Pulsations Bezel 105.003-65 ‘Ed White’ Omega Speedmaster
For every mission that rockets up to the ISS, NASA appoints one Flight Surgeon. This role is given to an MD and requires the oversight of health care or any medical issues that arise, known as the ‘personal doctor to the astronauts’. To be able to credibly call yourself a space doctor, that’s a title which simply cannot be bested. That is, unless there happens to be a space doctor who knows watches, because, if there were, this is what they’d wear: a 1965 Ed White with an original pulsations bezel.
The Speedmaster was made for racing. But very quickly after release, a a few different bezels were available to order with a Speedmaster, not just tachymetre. The chronograph received a decimal, telemetre, and pulsations or ‘medical’ bezel as well. The medical or pulsations bezel is extremely scarce relative to the standard tachymetre, but it’s also slightly murky territory. This is because there are modern service replacements that have been made in larger quantities. Luckily, those replacements differ slightly from this original. The replacements feature dots below each numeral, where the 60s production featured a circular line with graduated markers under each number. Omega don’t include bezel information in their extract of archives, that wasn’t noted at the time.
The underlying 105.003 is a killer straight-lugged 321 chronograph, worn during the first historic space walk on Gemini IV. The reference had a very short production, bridging a gap between the Moonwatch 145.012 and previous (essentially 2998 with an updated reference) 105.002. It was the first ever Speedmaster with the baton-styled handset that is today iconic. It was also produced before the traditional Moonwatch style case with its lyre lugs, this is what we call a straight lug Speedmaster case. This style of case lacked the asymmetric crown guards. The face is familiar, the 39mm straight-lugged body is foreign. Its following is small and extremely ardent, rightly so. This one is just that slight bit more interesting for its medical connection.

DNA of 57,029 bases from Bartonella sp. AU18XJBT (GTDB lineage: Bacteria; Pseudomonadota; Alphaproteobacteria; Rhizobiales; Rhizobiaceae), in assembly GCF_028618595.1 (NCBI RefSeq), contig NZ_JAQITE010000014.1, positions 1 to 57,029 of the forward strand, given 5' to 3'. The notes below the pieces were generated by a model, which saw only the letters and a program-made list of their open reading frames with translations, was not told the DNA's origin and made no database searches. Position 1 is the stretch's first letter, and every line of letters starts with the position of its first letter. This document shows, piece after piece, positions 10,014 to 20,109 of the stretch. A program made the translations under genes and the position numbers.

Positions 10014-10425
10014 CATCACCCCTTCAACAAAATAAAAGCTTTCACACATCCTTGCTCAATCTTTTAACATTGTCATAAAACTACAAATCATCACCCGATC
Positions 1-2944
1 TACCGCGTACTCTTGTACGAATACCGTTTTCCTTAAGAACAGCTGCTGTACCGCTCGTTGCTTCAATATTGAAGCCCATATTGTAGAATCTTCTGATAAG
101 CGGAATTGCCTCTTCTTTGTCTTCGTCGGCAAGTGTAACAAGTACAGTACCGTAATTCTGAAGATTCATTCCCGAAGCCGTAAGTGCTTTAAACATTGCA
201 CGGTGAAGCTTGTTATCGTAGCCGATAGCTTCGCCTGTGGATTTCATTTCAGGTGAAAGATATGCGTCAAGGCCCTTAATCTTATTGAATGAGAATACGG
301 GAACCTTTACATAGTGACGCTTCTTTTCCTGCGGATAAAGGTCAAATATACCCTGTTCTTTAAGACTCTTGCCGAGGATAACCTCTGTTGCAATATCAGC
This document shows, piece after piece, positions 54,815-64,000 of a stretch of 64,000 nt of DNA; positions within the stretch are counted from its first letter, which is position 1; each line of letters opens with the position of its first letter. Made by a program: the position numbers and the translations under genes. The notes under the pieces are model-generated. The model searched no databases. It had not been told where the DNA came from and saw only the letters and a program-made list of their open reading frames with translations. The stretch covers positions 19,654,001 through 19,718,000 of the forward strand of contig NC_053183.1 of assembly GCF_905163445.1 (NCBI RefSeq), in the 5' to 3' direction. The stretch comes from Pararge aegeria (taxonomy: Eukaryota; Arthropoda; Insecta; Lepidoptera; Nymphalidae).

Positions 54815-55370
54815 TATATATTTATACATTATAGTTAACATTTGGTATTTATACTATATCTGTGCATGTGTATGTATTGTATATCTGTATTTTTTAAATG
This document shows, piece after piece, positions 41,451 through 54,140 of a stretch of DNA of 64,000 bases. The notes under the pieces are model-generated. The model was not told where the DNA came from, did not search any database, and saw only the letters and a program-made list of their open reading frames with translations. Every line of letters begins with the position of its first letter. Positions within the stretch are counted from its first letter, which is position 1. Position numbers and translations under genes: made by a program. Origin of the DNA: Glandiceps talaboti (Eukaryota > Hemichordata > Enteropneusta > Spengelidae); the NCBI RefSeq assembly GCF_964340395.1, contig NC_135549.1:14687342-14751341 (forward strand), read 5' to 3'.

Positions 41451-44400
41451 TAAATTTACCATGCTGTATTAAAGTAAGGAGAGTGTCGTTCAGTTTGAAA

As examples go, this is an interesting one. It’s bezel is the correct style, first off. But the case, which has full lugs and moderate to heavy surface wear, appears to have been attempted to be opened by a Neanderthal. That wear is not matched in the dial, which is perfectly preserved. Same goes for handset and bezel. Most of the heavy case wear is on the back, and appears to be the result of someone not knowing how to open a screw-down caseback (yikes). The rest is gorgeous. It comes from a well-regarded London retailer.
Find this pulsation bezel 105.003 here from Watches of Knightsbridge for 15000 GBP.